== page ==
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Have you ever taken pictures of big, pretty monuments, but they ended up being not so captivating? It happens to me all the time. Especially when I click pictures from the inside. You know, close to a window or something. Confused? Well, basically, I recently discovered a little trick that has been so helpful to me and I am going to share it with you nice folks today! I am going to do a little “light on a famous monument” tutorial. For this, I am going to use the picture seen below.
At the end of the tutorial, you should be able to create a “divine light” effect coming from that once boring window. Let’s get started with step 1.
Open your image on a new layer in a new Photoshop document. Go to Select, Color Range. Now, we are going to separate the grain from the chaff. In the color range window that pops up, make sure to select Highlights and ensure that the Selection radio button is selected, as you can see in the screenshot given below. This should create a scary movie effect, but just go with it for now.
Now, we need to create a new layer using what has been copied after the color range action. Go to Layer, New, Layer Via Copy or you can press Ctrl + J to create a new layer. Press Ctrl + J once again to duplicate this new layer. With the top layer selected, do a quick radial blur. To do that, go to Filter, Blur, Radial Blur.
In the radial blur box, change the amount to 100, the Blur Method to zoom and the Quality to best. This part is very critical, as you need to position the radial blur according to the position of the light. If your source of light is on the left, you’ll place the radial blur on the left and vice versa. In the picture I am using, the source of light (the window) is pretty much in the middle, which is where I have left my radial blur focal point, as you can see in the screenshot below.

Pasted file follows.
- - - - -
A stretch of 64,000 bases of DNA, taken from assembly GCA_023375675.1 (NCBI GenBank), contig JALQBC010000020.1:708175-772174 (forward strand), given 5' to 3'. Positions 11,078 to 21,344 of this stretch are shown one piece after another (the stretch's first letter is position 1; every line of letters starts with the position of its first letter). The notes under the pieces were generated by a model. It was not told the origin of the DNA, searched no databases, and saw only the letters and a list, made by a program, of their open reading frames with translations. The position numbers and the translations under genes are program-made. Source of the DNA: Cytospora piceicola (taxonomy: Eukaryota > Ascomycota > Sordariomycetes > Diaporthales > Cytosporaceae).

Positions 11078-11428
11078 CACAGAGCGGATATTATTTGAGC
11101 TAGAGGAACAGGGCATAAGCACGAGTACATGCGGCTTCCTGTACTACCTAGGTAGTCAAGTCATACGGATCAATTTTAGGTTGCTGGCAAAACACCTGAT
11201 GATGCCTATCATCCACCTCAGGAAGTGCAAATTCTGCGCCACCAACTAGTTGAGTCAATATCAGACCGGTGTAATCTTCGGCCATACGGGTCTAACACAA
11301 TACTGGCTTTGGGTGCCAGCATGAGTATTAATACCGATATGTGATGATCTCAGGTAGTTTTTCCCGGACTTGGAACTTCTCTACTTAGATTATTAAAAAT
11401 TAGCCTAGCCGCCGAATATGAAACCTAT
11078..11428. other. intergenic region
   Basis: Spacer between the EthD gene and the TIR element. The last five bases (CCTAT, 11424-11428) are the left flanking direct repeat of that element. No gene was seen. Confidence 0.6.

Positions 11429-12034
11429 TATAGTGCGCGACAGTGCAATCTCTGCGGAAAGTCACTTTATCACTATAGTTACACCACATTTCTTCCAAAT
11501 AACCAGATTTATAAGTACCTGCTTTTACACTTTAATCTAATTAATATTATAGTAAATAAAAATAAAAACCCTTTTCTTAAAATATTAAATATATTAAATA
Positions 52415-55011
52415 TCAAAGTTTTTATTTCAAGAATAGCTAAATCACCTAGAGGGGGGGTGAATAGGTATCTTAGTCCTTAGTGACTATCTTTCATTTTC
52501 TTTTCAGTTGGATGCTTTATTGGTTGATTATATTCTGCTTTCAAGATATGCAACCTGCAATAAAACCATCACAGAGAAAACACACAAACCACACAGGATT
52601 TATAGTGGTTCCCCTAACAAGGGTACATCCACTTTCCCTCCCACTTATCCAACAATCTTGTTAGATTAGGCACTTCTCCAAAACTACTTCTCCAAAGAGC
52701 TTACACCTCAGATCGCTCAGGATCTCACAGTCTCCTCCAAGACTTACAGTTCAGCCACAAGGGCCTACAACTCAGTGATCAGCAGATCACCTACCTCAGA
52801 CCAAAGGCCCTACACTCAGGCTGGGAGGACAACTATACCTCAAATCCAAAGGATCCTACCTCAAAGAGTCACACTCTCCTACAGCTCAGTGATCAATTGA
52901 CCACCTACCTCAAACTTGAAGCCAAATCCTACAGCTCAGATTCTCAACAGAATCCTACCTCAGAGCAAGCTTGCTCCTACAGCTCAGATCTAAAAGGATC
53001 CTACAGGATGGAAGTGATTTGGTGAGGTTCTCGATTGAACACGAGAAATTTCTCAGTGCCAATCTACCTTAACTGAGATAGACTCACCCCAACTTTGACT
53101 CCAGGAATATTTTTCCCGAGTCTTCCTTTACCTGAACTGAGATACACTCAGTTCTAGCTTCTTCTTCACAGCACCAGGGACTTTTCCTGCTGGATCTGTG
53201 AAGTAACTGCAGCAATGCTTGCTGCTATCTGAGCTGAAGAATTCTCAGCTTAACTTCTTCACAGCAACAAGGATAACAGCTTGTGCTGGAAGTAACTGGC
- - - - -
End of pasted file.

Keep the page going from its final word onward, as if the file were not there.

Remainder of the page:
Now you will begin to see early signs of the desired effect. Apply this radial blur effect as many times as you think is necessary to make it look like you want. Remember, you don’t want too much of the divine light effect, because it will drown out the rest of the image. On the other hand, you don’t want to end up having not enough of the effect, because then it will be overshadowed by its surroundings. So, repeat this step according to taste and find your happy medium. To repeat the above step, either follow the procedure as we did earlier or simply press Ctrl + F as many as times as you want to repeat the effect.
Another way to magnify the lighting effect is to duplicate this radial blurred layer as many times as it takes to achieve the desired divine effect. Again, to duplicate the layers, hit Ctrl + J. After you are done with the above two steps, merge all the “light effect” layers together by pressing Ctrl + E. Remember to merge only the layers that have the light effect on them and not the layers with the original image.
With the top layer selected, run a little bit of a Gaussian blur on this image, just so the light scatters around a little bit more. Go to Filter, Blur, Gaussian Blur to run this effect and select a radius of around one.
Chances are that after this step, your image will be looking a little bit over blurred. Well, don’t worry, I am not going to ask you to go and undo a few of the steps you did. In fact, excess effect is better than a lack in the effect. Now, to take some of the blur away on some parts of the image, we are going to use the brush tool (press E to quickly activate the brush). The points to be remembered here are that one, always use a soft brush and two, change the opacity of the brush to around 20 to 30, so that the un-blurring doesn’t seem too obvious.
For example, the image I am working on here is over blurred, especially when it comes to the window, so I am going to un-blur the window a bit. To do this, I have decided to select a big soft brush that covers the window in its entirety and just click once with it to subtly un-blur the effect. The settings I used are given below.
As you will see, the paintbrush acts like an eraser and by using this, you are simply “erasing” the blurring light effect, but very subtly. After this step, your light rays should be coming out very nicely. We are officially done with the light ray effect. Now, the only thing missing is the tone of the image. It’s a bit shabby still, isn’t it? To fix it, we are going to use levels. First, select the layer on which the original image resides. Then go to Image, Adjustments, Levels or press Ctrl + L to open the levels box.
When it comes to this image, I have worked to make it a bit darker at the back and make the front (the door) a bit more shiny. In plain simple language, I brought the right most slider toward the left and the left most toward the right. Just play around with it until your image starts to look good. It’s as simple as that. The settings I used for mine might not work for your picture, so it’s super important that you twirl the slider around. Given below is the image I ended up with.
It doesn’t take a Picasso to notice the difference between the before and after images, right? Go ahead give it a spin!